Character Lessons From an Innkeeper

October 4, 2016

Someone I knew, although not all that well, died recently. In total, I had no more than a dozen conversations with Richard, but his words, his presence, and his energy influenced me. A loss is hard enough when you know someone well, but when you lose someone who plays a small but impactful role in your life, it can be confusing and certainly jarring.

When I heard Richard had died, I was sad; sad for him, his family, and his friends. I was sad for the small hole in my life but also sad for other strangers, who’d known him only marginally, but would miss his presence.

Richard worked at an old mountain inn, which was almost always empty and not at all fancy. I went there to write because the town was quiet, I knew no one, and could get a lot of work done in a short period of time. I had no distractions, except one: Richard.

Sometimes I’d arrive at the hotel last minute, because it wasn’t the kind of place one needed a reservation. Richard would wave his hands in the air, greeting me like a long-lost celebrity. He liked to talk, but I had deadlines and work to get done. Eventually, I learned to plan intentional evening writing breaks to listen to Richard’s stories. I never regretted it.

At first, Richard’s tall tales made me scratch my head. Were they really true? But as I got to know him, I realized they were. Richard lived in the middle of nowhere, but he’d been places. As he poked the logs crackling in the fireplace, he’d tell me about his mother, growing up on a farm, and picking apples. He shared incredible adventures about his time in the military. He told me about quinoa growth in South America and the complicated legalities of water rights. He was a lobbyist with a strong political bent. Richard was not a gossip but knew everyone in town and beyond.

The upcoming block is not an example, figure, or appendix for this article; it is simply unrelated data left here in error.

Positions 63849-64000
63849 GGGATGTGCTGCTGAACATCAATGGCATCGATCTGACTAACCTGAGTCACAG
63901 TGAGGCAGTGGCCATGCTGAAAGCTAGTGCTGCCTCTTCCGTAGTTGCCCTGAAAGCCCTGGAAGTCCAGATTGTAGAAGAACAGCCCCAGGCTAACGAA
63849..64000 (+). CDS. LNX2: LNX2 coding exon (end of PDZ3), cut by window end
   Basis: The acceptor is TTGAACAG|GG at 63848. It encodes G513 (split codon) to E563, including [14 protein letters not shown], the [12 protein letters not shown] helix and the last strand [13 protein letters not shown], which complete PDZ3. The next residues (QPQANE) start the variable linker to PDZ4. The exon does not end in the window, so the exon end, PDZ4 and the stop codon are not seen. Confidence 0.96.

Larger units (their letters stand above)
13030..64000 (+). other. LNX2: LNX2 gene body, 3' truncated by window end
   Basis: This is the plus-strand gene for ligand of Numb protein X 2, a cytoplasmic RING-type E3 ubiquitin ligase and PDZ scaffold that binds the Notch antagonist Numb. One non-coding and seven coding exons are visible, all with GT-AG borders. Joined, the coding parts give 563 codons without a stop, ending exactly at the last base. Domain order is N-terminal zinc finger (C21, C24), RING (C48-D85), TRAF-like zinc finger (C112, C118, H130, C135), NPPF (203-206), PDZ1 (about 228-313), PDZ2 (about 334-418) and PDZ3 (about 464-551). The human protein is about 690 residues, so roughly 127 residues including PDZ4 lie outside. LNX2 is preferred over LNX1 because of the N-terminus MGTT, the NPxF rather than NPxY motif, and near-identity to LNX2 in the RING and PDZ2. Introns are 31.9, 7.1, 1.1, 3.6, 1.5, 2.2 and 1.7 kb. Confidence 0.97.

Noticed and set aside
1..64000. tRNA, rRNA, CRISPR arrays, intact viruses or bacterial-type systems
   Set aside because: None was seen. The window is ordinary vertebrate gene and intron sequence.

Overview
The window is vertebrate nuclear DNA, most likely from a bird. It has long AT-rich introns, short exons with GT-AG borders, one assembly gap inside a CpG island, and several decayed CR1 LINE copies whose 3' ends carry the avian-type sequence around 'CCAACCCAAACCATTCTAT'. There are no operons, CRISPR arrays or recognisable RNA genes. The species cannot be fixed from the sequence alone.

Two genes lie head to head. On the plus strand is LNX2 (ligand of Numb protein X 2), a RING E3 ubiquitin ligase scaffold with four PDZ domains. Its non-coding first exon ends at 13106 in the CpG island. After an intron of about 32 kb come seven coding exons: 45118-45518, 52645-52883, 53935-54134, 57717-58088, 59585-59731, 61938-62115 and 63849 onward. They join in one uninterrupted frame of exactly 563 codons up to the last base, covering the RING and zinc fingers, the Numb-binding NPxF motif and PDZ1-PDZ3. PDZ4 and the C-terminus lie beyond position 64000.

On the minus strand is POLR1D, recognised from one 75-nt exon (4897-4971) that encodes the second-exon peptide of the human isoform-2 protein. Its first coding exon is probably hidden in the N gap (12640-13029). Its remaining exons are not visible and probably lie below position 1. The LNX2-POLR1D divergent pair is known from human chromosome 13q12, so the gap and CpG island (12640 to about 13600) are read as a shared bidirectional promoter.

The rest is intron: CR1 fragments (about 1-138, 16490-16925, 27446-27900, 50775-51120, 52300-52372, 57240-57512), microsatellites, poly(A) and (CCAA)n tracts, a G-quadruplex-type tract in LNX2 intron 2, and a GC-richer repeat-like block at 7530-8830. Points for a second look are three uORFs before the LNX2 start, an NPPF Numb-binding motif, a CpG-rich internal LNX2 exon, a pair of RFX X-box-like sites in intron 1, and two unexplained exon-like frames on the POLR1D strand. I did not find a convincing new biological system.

Once, I sat silently as Richard spent an hour arguing with an older man who had opposing political views. They remained civil, agreeing to disagree. Later, I mentioned how it was nice, rare these days, but nice they respected each other’s views. Richard answered in his usual, enthusiastic voice, “Why get angry when someone disagrees with you? If we all thought the same way, life would be big time boring.” He was right, of course. If we all had the same politics, the same religion, and the same interests, life would be ‘big time boring.’

From what I gathered, Richard’s time was anything but boring, but I didn’t realize how significantly his stories made me think about life. Every time I left town, a piece of him found its way into my writing and into my world. Not only did Richard help me realize the importance of taking time to talk and cultivate unforeseen relationships, but he also taught me something about character development; a necessary piece of writing.

As a fiction writer, I use a variety of tools to create believable characters. The enneagram, character sketches, psychology tests, and archetypal profiles all help me build the people in my manuscripts. There are times I want to cheat and make it easier for myself by not doing the needed work to deepen a character. But when I do, the characters fall flat. By living his life fully and deeply, Richard reminded me to make characters complex, rich with detail, and unexpected. A complex character can make or break a story. I think Richard felt that way about life—you make it or break it by the kind of world you build.

I’ll miss Richard, but I don’t regret the time I took to ask a few questions and listen to his stories. He lived a large life. So should we all.


writing contests

August 11, 2016